Weinergate: scandal vs. crime

Anthony Weiner resigning his US House seat (screengrab ABCNews)

The media’s feeding frenzy was predictable, especially considering the endless possibilities for salacious humor provided by Anthony Weiner’s name. But what political calculations lay behind the eagerness of his own party to torpedo Weiner’s career, even as he was gaining national stature as a leading progressive? Why was Weiner hounded out of office when he committed no crime? Why is Republican David Vitter, who admitted to committing criminal acts, still a U.S. senator? Democratic Rep. Charlie Rangel was censured by the House and convicted of 11 ethics violations, but he’s still in office.

The New York Times reported yesterday that conservatives used fake identities on Twitter, posing as young women, with the intention of getting information to discredit and embarrass Weiner. Scarcely one day later, the article is not to be found without drilling down several levels in a search of the website.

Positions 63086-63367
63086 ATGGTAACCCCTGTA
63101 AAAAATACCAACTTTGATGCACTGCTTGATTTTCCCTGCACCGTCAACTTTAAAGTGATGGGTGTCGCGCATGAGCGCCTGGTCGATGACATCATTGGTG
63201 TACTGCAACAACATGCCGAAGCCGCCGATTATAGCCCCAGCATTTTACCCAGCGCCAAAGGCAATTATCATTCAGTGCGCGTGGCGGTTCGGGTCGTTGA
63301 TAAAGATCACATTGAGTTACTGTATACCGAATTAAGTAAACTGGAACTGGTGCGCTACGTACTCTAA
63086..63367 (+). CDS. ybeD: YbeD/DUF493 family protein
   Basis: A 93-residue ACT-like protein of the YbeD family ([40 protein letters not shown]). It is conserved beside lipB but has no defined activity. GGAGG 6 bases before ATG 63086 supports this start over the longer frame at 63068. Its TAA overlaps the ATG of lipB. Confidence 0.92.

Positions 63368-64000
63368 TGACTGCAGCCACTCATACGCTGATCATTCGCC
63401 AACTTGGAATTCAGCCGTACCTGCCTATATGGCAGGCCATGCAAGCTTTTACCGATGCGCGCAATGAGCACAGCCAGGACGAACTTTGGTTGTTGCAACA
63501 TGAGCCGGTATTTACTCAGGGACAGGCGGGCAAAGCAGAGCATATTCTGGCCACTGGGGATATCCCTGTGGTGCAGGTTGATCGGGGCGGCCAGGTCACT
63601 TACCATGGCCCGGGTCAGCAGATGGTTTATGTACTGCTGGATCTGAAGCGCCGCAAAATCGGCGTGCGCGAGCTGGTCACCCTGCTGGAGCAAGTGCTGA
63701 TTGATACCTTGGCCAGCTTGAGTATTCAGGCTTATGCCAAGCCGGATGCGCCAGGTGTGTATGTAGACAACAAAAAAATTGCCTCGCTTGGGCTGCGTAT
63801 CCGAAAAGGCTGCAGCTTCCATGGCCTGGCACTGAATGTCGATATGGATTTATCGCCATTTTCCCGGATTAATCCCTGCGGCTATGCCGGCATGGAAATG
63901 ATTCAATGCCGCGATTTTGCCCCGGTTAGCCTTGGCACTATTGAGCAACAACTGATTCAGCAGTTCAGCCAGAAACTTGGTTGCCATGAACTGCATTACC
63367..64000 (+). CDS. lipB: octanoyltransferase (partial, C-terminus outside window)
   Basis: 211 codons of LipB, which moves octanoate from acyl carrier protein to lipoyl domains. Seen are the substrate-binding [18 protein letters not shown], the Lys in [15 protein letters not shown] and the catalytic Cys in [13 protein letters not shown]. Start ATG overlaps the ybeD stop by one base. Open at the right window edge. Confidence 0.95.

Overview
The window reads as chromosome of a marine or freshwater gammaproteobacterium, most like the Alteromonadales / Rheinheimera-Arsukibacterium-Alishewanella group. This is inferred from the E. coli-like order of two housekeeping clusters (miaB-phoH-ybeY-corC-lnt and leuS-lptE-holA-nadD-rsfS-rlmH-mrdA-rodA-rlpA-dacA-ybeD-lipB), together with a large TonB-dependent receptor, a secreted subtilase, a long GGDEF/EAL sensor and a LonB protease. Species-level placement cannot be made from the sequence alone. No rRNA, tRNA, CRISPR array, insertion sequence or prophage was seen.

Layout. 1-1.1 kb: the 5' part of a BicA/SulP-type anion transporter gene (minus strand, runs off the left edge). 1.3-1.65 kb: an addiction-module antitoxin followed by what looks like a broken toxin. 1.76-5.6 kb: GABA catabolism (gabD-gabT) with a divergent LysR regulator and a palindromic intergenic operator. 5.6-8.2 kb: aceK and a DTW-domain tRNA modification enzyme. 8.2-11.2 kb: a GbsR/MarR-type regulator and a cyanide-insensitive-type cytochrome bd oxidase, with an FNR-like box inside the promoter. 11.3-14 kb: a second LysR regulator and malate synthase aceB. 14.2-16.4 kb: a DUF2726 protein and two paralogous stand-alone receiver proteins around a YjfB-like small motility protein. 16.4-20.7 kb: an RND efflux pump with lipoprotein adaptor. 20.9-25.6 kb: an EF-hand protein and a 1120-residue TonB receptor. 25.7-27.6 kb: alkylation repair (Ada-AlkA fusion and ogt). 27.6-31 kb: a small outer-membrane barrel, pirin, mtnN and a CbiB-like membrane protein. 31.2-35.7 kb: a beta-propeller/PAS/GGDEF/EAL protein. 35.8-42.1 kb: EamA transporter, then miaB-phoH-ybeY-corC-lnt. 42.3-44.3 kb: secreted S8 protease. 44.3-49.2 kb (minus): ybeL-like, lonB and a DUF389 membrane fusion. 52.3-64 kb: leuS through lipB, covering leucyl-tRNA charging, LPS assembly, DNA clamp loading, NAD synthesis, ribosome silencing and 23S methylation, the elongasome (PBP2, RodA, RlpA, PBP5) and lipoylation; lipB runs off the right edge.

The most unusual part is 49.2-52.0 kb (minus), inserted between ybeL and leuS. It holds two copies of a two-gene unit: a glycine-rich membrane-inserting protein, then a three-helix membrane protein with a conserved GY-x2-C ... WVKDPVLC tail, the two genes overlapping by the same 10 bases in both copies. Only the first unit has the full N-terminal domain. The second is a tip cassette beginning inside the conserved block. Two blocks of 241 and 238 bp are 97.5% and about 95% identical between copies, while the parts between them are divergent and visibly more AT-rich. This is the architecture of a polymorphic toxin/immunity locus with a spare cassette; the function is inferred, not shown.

What powerful hands yanked such an interesting new angle on the scandal from plain sight?

The best take I’ve seen on The Sins of Anthony Weiner was posted by Rick Hertzberg at the New Yorker. Money quote:

Weiner’s sins consisted of nothing but his own documentation of them. The documentation was the sin, not the acts documented. Without the documentation, not only could no sin be proved, no sin could be committed. Is flexing one’s pecs in the mirror a sin? Is baring one’s penis when there is no one else in the room? Unlike, say, adultery, these become sins only when they are converted to pixels. … It’s a sin to lie, but is it a sin to tweet?

Comparing Weinergate with other sexual political scandals, Hertzberg concludes that

Weiner’s sins, being wholly online, basically onanistic, pathetically “immature,” and totally without direct fleshly carnality, are literally ridiculous.

Something’s fishy.

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Filed under Journalism, People, Politics

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